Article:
The study was unique in that it evaluated participants' quality of life and nutritional status, through detailed biochemical measures, according to their dietary patterns. After controlling for gender, age, race, clinical site, education, physical activity, smoking, and total calorie intake, the "High-fat dairy products" cluster had a 40% higher risk of mortality than the "Healthy foods" cluster. The "Sweets and desserts" cluster had a 37% higher risk. No significant differences in risk of mortality were seen between the "Healthy foods" cluster and the "Breakfast cereal" or "Refined grains" clusters.

According to lead author Amy L. Anderson, Ph.D., Department of Nutrition and Food Science, University of Maryland, the "results of this study suggest that older adults who follow a dietary pattern consistent with current guidelines to consume relatively high amounts of vegetables, fruit, whole grains, low-fat dairy products, poultry and fish, may have a lower risk of mortality. Because a substantial percentage of older adults in this study followed the 'Healthy foods' dietary pattern, adherence to such a diet appears a feasible and realistic recommendation for potentially improved survival and quality of life in the growing older adult population."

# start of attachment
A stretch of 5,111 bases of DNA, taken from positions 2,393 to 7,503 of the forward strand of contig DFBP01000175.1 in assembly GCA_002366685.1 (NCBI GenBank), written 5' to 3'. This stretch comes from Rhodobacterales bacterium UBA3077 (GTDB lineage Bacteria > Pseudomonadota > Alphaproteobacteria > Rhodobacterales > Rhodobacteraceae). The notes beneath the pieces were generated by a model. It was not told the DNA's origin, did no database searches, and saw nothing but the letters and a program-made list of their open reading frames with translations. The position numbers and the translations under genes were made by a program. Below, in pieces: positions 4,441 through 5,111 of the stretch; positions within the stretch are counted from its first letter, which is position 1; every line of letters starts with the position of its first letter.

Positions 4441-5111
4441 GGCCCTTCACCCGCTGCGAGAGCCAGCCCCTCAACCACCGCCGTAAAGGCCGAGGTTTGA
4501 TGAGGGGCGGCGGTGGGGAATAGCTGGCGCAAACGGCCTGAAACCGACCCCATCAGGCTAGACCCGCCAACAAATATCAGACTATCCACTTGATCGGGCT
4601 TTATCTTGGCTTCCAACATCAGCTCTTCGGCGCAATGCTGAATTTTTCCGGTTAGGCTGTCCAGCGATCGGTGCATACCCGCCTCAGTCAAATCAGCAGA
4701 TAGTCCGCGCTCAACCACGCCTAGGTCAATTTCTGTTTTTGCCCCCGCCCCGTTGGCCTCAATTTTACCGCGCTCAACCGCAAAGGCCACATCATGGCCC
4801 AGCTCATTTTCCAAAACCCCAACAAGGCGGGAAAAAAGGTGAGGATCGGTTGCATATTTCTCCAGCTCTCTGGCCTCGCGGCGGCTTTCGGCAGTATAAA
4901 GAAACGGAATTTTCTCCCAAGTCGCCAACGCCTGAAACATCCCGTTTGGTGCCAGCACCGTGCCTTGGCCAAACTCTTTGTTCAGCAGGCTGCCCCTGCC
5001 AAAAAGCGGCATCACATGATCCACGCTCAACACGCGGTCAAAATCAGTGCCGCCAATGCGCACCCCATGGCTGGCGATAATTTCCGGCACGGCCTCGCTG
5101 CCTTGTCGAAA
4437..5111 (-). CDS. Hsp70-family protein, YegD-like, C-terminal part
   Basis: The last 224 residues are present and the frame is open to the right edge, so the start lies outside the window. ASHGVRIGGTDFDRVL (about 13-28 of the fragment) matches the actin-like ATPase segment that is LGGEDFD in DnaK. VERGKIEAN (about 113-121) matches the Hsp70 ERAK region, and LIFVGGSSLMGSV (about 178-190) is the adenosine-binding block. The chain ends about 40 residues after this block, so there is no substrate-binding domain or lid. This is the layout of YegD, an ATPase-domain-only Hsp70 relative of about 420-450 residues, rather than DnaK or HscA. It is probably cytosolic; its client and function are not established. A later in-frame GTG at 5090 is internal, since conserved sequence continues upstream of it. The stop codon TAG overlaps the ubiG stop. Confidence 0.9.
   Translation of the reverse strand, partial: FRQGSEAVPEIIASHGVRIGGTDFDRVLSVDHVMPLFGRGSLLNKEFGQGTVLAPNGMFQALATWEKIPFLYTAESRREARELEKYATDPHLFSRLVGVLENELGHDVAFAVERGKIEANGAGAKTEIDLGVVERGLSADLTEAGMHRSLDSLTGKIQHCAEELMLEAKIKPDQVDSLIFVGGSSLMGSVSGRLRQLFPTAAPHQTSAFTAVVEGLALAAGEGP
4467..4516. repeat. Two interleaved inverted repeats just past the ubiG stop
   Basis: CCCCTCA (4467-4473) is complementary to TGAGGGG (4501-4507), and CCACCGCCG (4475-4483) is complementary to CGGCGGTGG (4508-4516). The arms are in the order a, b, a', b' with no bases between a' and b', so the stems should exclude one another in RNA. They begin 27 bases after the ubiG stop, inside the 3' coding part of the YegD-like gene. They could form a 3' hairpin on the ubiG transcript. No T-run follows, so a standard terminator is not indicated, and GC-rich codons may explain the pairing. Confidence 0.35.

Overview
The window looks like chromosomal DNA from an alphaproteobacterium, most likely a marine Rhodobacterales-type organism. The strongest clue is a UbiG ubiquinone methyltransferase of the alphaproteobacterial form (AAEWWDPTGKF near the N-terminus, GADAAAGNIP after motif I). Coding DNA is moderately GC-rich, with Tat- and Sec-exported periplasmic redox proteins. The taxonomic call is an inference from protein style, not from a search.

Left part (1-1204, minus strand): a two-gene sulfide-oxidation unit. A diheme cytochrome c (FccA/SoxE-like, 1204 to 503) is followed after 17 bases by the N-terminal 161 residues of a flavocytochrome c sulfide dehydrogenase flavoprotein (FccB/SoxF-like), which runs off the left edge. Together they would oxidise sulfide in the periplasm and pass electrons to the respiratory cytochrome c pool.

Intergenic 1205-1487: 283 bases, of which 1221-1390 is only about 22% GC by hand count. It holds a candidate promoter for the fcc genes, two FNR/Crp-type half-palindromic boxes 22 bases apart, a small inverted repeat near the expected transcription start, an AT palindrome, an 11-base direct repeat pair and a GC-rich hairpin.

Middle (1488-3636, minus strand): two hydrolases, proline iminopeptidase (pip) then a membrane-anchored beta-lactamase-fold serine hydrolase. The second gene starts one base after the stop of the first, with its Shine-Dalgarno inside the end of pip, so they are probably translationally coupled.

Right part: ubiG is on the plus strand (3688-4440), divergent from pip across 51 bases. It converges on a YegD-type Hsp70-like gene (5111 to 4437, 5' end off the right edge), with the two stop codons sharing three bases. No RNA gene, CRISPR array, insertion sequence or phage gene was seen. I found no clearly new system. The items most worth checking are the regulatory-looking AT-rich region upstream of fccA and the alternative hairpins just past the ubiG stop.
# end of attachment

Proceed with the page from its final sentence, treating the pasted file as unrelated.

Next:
The article is "Dietary patterns and survival of older adults" by Amy L Anderson, Ph.D.; Tamara B Harris, M.D., M.S.; Frances A Tylavsky, Dr.P.H.; Sara E Perry, M.A., M.P.H.; Denise K Houston, Ph.D., R.D.; Trisha F Hue, M.P.H.; Elsa S Strotmeyer, Ph.D., M.P.H.; and Nadine R Sahyoun, Ph.D., R.D. It appears in the Journal of the American Dietetic Association, Volume 111, Issue 1 (January 2011) published by Elsevier.

Nancy Burns | EurekAlert!
Further information:
http://www.elsevier.com

More articles from Studies and Analyses:

nachricht Real-time feedback helps save energy and water